Eclipse announces ‘Outlook Add-in’ for commercial law firms and departments

Print This Post

18 August 2015


mick-thompson

Mick Thompson, Technical Director at Eclipse Legal Systems

Law Society Endorsed legal software provider, Eclipse Legal Systems, has announced an Outlook Add-in for users of its Proclaim Case and Matter Management systems.

The new feature is available for the benefit of Eclipse clients, seamlessly embedded within the Proclaim solution. Fee earners working in a commercial department – who may not ordinarily use Proclaim for day-to-day matter management – can now benefit from Proclaim’s document and email handling capabilities, accessible via an Outlook interface.

This new Proclaim solution provides commercial users with a view of ‘favourite’ matters, contacts and documents, as well as regularly used email and group contacts. Relevant contacts can be attached to matters, enabling the user to rapidly access key contact data when they enter the appropriate client file(s).

In addition, the new Outlook Add-in development enables users to create draft documents (using versioning if required) which are available for viewing in the Outlook previewing pane. Fee earners can also add Word documents from their desktop into a specific client file – via a simple drag and drop method – which are then available for review and editing. Furthermore, a search facility not only enables users to search Outlook for emails from specific clients, but also enables the requested search to be selected and re-used at later times.

Mick Thompson, technical director at Eclipse, comments:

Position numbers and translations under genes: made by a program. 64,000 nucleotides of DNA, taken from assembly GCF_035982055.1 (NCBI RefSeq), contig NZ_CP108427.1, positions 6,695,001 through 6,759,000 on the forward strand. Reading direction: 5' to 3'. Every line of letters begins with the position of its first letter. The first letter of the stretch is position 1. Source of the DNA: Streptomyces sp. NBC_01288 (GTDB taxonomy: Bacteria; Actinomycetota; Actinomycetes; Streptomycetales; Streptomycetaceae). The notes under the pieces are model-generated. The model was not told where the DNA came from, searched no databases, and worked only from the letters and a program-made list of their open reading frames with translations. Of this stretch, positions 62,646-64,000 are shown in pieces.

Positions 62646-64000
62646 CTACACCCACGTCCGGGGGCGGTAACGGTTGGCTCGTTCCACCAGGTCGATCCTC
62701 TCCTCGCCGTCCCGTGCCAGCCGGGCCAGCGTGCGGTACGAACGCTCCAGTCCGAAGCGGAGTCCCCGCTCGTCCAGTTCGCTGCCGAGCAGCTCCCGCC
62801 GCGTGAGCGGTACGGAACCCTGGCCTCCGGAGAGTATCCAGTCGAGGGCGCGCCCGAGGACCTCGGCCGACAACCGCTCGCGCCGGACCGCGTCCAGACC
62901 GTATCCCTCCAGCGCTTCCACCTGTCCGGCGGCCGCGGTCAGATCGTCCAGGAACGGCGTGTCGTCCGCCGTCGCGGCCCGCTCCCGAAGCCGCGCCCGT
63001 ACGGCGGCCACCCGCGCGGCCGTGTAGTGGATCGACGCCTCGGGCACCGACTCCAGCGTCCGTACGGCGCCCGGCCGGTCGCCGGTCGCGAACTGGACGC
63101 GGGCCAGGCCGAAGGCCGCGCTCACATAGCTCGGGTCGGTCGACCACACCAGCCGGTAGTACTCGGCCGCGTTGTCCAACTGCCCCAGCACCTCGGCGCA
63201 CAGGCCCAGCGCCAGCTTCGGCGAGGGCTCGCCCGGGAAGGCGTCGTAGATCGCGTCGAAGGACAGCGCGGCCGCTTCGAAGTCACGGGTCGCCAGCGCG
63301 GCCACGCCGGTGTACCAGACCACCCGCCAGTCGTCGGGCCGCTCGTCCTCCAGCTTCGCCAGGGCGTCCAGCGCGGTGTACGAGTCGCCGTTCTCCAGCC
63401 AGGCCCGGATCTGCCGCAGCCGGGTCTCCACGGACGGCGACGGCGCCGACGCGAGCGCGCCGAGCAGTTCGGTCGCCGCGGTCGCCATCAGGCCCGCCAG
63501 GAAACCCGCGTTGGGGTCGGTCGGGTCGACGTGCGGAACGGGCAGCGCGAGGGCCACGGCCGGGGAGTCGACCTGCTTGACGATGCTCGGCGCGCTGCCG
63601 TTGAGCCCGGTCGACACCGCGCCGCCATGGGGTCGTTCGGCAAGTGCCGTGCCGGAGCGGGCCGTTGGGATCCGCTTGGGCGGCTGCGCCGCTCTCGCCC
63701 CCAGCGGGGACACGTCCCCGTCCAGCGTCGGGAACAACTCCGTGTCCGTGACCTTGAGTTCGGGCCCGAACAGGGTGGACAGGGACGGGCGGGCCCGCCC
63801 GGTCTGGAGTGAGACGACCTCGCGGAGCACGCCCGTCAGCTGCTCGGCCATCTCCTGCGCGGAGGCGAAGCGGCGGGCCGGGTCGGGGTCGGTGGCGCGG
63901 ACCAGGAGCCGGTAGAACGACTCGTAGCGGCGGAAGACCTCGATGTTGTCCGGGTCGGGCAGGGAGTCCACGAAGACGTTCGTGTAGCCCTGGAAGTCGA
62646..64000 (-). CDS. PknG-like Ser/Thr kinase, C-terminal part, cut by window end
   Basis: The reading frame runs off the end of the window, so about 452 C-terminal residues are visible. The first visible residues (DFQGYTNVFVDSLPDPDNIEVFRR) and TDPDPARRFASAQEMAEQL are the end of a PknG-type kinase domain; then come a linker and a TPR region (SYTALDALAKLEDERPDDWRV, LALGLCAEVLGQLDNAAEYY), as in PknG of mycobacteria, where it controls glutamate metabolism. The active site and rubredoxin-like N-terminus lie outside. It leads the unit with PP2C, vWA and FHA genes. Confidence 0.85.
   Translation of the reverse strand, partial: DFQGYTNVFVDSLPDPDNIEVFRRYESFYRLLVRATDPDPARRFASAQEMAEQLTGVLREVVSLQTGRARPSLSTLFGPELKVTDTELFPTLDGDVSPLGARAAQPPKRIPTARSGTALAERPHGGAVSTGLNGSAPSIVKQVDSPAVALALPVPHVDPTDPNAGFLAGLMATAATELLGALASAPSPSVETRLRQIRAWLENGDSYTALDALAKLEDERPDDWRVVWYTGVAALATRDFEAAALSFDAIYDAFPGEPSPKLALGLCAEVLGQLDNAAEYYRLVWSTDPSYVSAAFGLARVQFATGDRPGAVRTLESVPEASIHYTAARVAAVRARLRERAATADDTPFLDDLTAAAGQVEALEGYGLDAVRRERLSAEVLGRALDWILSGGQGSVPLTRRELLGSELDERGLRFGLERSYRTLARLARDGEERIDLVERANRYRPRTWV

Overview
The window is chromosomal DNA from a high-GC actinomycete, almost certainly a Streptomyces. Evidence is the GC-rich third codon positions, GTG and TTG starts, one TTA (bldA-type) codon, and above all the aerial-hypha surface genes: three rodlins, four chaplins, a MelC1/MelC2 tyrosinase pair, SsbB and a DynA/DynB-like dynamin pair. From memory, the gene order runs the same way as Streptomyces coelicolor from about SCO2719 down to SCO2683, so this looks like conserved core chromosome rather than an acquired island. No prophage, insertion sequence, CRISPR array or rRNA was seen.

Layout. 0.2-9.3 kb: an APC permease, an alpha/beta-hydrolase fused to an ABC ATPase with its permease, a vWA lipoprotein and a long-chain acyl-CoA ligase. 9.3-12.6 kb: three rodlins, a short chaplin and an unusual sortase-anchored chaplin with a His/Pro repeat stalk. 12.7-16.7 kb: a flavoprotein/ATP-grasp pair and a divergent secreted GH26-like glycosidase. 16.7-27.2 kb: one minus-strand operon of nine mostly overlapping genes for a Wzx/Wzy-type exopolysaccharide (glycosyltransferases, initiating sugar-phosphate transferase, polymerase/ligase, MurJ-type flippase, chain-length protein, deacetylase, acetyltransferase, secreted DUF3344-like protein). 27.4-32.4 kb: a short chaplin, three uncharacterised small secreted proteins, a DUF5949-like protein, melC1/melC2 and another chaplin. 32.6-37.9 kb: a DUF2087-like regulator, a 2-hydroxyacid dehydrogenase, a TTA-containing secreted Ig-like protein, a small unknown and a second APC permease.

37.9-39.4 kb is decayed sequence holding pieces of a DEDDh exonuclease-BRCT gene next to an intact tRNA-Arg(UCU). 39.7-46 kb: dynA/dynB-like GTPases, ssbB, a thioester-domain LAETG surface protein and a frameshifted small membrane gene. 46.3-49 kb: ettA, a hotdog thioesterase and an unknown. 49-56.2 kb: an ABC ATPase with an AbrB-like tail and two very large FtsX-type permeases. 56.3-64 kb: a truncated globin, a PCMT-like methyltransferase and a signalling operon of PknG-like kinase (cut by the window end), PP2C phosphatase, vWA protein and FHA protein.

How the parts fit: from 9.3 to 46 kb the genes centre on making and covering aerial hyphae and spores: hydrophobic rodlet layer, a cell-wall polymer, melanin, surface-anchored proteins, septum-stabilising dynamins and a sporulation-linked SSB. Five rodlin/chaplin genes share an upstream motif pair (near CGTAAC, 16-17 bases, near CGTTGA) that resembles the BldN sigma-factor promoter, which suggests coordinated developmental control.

“Eclipse’s development philosophy means that we are constantly enhancing the feature-set offered by Proclaim. This Outlook Add-in provides the kind of flexibility and accessibility that our clients have come to expect from Eclipse, and opens up Proclaim’s benefit pool to a broader audience who may ordinarily not experience the system.”

 



Associate News is provided by Legal Futures Associates.
Find out about becoming an Associate



Legal Futures Blog

Be careful you do not leave anything behind: will we see the end of chambers?

Charles Feeny

Experience of practice by digital support suggests that working practices will become much more informal and spontaneous, not requiring support by specific entities or even contractual arrangements. This is likely to be particularly true of the Bar, which is or should be a profession focusing on individuals. The future of the Bar is more likely to resemble a library as seen in Scotland and Ireland – albeit an electronic library – rather than the traditional chambers structure.

January 18th, 2017